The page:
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  1. Wealth
November 22, 2017

How HMRC profits from Paradise Papers

By Spear's

Government’s financial rewards for informants who reveal revenue offences is not an unheard phenomenon, and it’s not restricted to the UK, writes Sophie Mazzier

Panama Papers, Paradise Papers – both misnomers, I believe, since I have come to the conclusion that they should perhaps be collectively renamed the ‘Payment Papers’ – although one must not forget that there was no ‘payment’ as such for the data when it was originally ‘obtained’ from the law firms in question.

Much airtime and many column inches have recently been dedicated to the issues surrounding offshore trusts and offshore funds and the opportunities they may or may not afford in relation to the payment (or non payment) of tax, legitimately or otherwise, and I am not going to add to them here.

What caught my interest was the surprise expressed by Labour MP Meg Hillier in her role as Chairman of the Public Accounts Committee who, during her part in the recent examination of HMRC’s performance in 2016/17, confessed to be ‘reeling’ from the news that HMRC (the second largest law enforcement agency in the UK after the Metropolitan Police) not only had the power but had used it to pay for data it had obtained following publication of the Panama Papers. While the HMRC representative did not divulge the source of that power in the meeting, I have since learned that as long ago as 1868 Parliament gave its approval to the Commissioners of the Inland Revenue to reward a person who informed them about a revenue offence.

The current legislation (s26 of the Commissioners for Revenue and Customs Act 2005) provides: ‘The Commissioners may pay a reward to a person in return for a service which relates to a function of the Commissioners or an officer of Revenue and Customs.’

Ms Hillier should not have been surprised. Again many column inches have been dedicated to revealing such payments, and not just in the UK. Last year it was reported that tax officials in Denmark were paying for financial information on Danish nationals;  government officials in Germany have reportedly done the same.  The BND (the German Federal intelligence service) were involved with the purchase of data, where (perhaps ironically) the payment was reported to subject to ‘a flat 10 per cent rate for informants’.  The position is similar in the USA, where whistleblowers are paid based on the amount of money their information recovers. The IRS caused a stir in 2011 when it proposed to withhold tax on the payment of such awards.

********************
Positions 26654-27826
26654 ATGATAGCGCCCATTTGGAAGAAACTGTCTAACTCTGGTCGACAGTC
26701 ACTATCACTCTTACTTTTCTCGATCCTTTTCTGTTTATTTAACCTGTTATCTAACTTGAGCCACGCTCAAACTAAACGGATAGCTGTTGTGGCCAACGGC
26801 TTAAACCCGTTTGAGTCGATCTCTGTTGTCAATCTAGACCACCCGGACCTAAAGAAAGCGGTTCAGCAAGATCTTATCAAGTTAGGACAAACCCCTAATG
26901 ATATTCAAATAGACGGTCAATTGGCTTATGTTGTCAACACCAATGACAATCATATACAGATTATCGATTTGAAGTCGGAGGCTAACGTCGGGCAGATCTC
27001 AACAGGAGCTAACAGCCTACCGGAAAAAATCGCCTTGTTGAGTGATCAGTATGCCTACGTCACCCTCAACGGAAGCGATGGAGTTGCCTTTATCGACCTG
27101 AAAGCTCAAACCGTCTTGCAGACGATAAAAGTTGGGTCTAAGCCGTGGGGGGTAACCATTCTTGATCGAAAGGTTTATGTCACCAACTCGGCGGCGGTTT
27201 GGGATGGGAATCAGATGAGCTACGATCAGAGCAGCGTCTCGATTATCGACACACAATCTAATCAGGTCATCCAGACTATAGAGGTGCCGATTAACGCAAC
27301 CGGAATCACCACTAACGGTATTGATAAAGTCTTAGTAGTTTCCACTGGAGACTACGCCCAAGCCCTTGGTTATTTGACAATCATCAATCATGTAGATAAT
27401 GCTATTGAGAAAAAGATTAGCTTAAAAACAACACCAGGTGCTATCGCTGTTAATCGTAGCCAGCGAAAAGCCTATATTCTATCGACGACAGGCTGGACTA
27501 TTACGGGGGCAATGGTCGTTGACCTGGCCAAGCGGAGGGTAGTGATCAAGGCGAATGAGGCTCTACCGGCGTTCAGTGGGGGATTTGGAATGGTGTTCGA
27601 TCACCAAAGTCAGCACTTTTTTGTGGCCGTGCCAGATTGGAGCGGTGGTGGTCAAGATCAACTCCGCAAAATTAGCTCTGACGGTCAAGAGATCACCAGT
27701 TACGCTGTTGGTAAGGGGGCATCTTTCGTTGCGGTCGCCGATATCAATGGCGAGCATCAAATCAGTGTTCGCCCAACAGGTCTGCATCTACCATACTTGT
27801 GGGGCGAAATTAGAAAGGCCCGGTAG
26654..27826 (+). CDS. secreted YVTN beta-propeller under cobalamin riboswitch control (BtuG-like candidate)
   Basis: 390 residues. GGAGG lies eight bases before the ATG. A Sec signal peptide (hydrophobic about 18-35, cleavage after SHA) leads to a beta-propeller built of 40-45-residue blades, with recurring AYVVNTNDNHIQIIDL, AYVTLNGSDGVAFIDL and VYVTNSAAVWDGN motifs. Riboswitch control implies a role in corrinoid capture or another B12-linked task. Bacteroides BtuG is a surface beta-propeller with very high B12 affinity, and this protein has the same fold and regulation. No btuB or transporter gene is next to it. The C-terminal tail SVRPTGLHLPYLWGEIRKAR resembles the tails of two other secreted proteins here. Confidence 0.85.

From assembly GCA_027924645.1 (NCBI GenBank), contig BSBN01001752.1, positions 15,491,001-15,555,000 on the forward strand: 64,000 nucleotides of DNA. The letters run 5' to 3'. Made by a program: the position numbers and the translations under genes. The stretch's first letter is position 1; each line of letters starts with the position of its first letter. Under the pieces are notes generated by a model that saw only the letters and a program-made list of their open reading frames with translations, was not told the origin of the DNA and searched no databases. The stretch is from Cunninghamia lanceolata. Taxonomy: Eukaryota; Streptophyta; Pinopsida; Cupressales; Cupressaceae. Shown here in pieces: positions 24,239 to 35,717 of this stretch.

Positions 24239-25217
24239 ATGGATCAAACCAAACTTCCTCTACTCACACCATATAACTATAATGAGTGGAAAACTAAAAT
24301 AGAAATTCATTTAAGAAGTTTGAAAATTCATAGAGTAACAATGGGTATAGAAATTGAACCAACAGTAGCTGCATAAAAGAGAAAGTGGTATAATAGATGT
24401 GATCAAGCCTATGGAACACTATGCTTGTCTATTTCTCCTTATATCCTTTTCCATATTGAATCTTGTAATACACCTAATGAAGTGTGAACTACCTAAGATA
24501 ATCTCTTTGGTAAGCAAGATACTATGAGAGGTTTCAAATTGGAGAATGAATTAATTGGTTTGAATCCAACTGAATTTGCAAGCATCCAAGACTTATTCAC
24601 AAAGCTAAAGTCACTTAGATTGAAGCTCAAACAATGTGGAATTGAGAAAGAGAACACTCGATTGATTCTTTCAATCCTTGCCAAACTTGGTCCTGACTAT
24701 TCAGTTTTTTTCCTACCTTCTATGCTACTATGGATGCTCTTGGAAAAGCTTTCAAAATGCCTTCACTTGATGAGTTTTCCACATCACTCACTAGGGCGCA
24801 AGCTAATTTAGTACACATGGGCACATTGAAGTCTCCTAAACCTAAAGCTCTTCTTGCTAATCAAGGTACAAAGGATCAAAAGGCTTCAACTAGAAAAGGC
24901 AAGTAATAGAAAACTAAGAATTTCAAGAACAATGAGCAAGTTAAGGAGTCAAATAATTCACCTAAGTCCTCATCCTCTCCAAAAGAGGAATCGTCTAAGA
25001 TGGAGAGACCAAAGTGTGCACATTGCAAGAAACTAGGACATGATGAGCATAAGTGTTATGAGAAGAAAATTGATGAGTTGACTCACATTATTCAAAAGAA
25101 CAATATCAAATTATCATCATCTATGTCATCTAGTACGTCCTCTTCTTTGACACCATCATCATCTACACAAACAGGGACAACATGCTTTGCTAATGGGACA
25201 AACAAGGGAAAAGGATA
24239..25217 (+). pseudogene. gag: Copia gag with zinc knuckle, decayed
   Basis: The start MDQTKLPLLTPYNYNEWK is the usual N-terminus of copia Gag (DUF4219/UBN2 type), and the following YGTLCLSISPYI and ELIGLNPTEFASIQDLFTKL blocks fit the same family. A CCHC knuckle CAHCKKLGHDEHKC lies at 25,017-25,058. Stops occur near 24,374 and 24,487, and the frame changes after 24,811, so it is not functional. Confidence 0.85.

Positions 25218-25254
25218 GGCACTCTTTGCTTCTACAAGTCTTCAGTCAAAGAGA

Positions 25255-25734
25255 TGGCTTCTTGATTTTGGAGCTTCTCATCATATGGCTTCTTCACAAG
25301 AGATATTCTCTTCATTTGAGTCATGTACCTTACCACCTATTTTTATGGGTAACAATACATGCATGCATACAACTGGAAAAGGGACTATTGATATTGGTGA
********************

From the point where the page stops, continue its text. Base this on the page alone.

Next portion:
There is some logic in this. If tax payers’ money is used to purchase information, then a return in the form of both tax on that payment and revenue recouped from previously evaded tax is in order.  I suspect taxpayers will never know whether this represents value for money and it is not known whether HMRC will use it powers again following the recent disclosures.  The HMRC representative confirmed that a request for information had been made of the Guardian newspaper and the ICIJ but no reply had been forthcoming.

Sophie Mazzier is senior counsel at boutique private wealth law firm Maurice Turnor Gardner LLP

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